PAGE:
It is understanding this bad news which paves the way for us to understand the good news of Jesus Christ. In His death, Jesus Christ received in Himself the punishment which was due for the sins of all of His people. All of God’s wrath which would have been poured out on the sinners, was instead poured out on Jesus. He became their substitute. In that moment, God’s wrath against them was propitiated (satisfied) because it was laid upon Christ. But this is not the only good news, for at this point all that would be done is the sinner’s negatives were dealt with. The sinner still lacks any positive righteousness. As such, Christ provides for the sinner His own righteousness as their possession so that they may stand before God not only as sinless, but as perfectly righteous. This is called Double Imputation. Imputation means to charge to an account. The sinner’s debt was charged to Christ’s account, and Christ’s righteousness was charged to their account. In this divine transaction, God is able to remain perfectly just in that He has punished sin through a substitute and He has accepted the righteousness of that substitute on their behalf.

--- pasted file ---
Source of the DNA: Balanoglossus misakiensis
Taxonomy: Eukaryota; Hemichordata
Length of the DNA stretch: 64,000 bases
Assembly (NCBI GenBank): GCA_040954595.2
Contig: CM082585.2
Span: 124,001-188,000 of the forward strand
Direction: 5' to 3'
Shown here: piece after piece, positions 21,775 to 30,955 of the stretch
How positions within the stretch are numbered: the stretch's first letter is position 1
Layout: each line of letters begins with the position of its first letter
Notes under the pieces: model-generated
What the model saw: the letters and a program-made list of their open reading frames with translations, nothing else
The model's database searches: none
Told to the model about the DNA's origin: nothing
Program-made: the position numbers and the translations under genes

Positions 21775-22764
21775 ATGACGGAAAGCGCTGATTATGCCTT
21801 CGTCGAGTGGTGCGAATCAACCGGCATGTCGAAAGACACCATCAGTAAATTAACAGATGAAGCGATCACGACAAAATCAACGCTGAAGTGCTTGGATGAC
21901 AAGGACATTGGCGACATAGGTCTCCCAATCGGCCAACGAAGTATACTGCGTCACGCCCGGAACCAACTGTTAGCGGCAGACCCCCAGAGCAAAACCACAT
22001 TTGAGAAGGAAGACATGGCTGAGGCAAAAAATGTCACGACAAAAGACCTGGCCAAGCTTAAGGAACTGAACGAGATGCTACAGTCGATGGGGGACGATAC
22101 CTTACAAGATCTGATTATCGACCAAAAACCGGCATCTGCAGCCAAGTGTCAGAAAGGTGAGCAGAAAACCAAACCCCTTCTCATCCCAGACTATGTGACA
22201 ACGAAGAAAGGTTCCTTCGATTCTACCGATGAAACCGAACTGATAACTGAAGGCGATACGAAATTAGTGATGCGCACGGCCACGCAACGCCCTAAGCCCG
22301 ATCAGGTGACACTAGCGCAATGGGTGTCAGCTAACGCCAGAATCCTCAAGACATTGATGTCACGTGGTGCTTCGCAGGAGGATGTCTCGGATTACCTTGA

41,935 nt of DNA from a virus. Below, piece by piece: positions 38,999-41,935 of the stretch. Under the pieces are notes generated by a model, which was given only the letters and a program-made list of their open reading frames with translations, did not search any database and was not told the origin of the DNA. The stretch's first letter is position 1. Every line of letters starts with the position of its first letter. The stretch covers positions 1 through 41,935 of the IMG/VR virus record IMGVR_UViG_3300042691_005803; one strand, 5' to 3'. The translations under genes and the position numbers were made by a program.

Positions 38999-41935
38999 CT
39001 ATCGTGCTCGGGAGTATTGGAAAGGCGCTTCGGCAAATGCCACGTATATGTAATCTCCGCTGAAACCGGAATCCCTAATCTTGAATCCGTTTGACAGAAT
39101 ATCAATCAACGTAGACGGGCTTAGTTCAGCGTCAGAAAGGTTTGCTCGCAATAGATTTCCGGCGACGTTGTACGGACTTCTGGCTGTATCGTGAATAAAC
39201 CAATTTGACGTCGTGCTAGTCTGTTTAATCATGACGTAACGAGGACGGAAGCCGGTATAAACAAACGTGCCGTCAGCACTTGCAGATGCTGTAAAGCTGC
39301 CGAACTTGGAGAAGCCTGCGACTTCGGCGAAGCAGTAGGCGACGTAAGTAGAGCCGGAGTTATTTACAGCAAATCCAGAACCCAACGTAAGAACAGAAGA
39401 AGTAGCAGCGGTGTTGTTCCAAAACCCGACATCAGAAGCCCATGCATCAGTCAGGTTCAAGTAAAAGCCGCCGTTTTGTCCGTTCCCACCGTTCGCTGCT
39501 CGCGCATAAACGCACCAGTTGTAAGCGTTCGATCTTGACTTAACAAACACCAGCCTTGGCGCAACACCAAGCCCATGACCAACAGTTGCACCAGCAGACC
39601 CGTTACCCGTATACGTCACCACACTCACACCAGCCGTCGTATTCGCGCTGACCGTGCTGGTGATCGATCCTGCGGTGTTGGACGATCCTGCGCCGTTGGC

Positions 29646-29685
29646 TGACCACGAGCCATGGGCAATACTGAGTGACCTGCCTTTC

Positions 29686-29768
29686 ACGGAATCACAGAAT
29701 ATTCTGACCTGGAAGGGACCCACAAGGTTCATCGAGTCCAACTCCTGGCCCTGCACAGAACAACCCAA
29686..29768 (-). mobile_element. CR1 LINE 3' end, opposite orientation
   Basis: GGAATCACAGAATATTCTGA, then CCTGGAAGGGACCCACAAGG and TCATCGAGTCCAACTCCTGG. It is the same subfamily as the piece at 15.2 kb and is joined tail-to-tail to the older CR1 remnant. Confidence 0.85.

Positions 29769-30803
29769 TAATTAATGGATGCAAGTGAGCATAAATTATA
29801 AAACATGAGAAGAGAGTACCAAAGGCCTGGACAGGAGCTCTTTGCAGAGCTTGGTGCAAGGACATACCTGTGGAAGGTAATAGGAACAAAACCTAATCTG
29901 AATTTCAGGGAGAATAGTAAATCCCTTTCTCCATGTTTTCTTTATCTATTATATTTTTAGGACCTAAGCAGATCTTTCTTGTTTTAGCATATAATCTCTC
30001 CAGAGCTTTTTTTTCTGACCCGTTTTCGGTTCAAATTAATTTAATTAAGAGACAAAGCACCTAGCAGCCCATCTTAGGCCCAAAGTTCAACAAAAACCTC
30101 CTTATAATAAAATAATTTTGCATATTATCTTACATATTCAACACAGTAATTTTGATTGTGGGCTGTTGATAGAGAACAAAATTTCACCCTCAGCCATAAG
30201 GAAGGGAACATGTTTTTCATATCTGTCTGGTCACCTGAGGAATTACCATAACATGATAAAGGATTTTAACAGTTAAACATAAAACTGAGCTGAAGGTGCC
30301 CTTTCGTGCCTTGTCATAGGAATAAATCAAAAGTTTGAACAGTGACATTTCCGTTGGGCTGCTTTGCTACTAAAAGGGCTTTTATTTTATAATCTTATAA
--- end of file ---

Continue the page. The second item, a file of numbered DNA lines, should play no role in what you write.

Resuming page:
The question now becomes, how can a person know if he is among those for whom Christ died? How can a person be confident that his sins are forgiven and that he has been given the righteousness of Christ? The answer is by faith alone. There is no work which can be done which would demand God’s favor or even His attention. Salvation comes as a result of God’s gift of grace (unmerited favor) which results in a rebellious sinner’s heart being converted and responding positively to the call to repent of sin and believe in Jesus Christ. “For by grace you have been saved through faith. And this is not your own doing; it is the gift of God, not a result of works, so that no one may boast” (Ephesians 2:8-9). If a person has true faith in Jesus Christ, he can be confident that he is saved. His will and desires will begin to conform to Christ and he will become His disciple. A life unchanged is not a life of true faith. In short, a person knows that he is saved if he has responded positively to the Gospel in faith and repentance and his life has been changed as a result.

Knowing this, I would like to now pose a question to you the reader. How do you respond to the Gospel? Do you reject it or do you believe it is the truth? The Bible tells us that those who reject the Gospel have rejected Christ, and that apart from Christ there is no salvation from sin. You will be judged by God for your sin and His unmitigated wrath will be poured out on you for all eternity. If this describes you, I pray God’s grace would open your heart to believe His Gospel and that you would know the joy and peace which comes in the salvation of His Son alone. Without Christ, there is no Gospel.